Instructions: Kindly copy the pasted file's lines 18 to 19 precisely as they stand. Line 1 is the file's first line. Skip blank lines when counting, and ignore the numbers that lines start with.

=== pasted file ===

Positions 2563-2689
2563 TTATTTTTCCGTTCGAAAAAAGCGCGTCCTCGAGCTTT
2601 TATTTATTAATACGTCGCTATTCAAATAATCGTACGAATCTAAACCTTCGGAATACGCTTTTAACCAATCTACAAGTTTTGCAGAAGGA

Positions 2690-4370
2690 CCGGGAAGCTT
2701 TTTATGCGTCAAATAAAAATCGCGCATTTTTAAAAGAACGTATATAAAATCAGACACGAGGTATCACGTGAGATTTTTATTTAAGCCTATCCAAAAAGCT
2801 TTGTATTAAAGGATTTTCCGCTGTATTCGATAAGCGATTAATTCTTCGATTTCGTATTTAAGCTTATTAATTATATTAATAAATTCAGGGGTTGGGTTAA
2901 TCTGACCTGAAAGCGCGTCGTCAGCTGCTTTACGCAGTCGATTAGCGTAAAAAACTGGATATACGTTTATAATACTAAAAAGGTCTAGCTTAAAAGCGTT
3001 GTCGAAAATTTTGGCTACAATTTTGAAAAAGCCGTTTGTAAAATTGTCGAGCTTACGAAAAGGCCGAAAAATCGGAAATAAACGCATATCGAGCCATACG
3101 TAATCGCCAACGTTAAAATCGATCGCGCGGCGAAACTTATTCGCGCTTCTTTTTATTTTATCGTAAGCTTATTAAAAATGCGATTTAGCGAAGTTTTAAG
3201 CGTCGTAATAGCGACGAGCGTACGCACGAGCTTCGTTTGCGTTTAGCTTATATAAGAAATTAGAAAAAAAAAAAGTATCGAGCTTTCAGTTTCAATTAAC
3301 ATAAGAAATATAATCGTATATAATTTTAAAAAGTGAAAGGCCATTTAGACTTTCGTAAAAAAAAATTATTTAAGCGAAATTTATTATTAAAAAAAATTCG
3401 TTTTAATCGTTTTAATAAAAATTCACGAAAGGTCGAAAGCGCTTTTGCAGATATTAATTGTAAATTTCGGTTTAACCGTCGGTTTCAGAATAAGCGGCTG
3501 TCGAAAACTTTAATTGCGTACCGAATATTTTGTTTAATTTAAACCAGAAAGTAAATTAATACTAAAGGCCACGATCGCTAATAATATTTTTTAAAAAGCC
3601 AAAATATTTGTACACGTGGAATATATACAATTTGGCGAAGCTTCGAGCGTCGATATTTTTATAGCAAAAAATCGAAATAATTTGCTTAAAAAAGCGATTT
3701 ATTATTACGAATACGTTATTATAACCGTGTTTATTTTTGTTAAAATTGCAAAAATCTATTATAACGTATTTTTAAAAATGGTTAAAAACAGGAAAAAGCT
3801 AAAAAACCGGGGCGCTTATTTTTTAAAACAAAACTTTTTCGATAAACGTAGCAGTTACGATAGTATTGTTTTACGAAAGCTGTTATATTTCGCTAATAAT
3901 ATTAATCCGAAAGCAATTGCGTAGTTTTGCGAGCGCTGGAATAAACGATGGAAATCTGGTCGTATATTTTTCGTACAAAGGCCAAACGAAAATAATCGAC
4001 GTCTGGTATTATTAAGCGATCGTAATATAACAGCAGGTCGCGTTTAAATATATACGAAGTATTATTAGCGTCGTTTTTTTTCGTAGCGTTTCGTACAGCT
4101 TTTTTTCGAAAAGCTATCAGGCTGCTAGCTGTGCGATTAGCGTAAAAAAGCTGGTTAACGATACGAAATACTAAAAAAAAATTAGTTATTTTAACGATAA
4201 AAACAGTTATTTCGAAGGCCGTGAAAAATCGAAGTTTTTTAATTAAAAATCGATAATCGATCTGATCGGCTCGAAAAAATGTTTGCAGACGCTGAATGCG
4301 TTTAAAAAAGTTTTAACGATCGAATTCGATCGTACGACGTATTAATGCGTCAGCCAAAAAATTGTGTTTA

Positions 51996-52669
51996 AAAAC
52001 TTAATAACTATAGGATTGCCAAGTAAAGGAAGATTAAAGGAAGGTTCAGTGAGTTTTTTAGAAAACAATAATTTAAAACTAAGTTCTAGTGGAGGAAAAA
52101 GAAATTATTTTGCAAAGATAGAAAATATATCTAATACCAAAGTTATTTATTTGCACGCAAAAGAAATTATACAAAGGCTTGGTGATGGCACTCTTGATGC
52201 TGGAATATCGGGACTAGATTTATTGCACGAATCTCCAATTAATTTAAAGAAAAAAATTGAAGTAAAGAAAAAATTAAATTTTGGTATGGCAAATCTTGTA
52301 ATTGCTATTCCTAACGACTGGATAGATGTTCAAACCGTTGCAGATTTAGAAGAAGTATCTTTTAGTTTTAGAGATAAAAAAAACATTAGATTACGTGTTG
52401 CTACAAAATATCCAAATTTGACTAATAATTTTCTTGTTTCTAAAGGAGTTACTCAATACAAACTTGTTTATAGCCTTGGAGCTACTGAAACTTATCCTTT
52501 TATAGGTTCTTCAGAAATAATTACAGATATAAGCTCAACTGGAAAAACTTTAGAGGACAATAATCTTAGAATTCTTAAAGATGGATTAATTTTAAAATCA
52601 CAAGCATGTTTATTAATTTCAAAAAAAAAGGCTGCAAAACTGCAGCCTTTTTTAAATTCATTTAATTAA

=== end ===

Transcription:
3901 ATTAATCCGAAAGCAATTGCGTAGTTTTGCGAGCGCTGGAATAAACGATGGAAATCTGGTCGTATATTTTTCGTACAAAGGCCAAACGAAAATAATCGAC
4001 GTCTGGTATTATTAAGCGATCGTAATATAACAGCAGGTCGCGTTTAAATATATACGAAGTATTATTAGCGTCGTTTTTTTTCGTAGCGTTTCGTACAGCT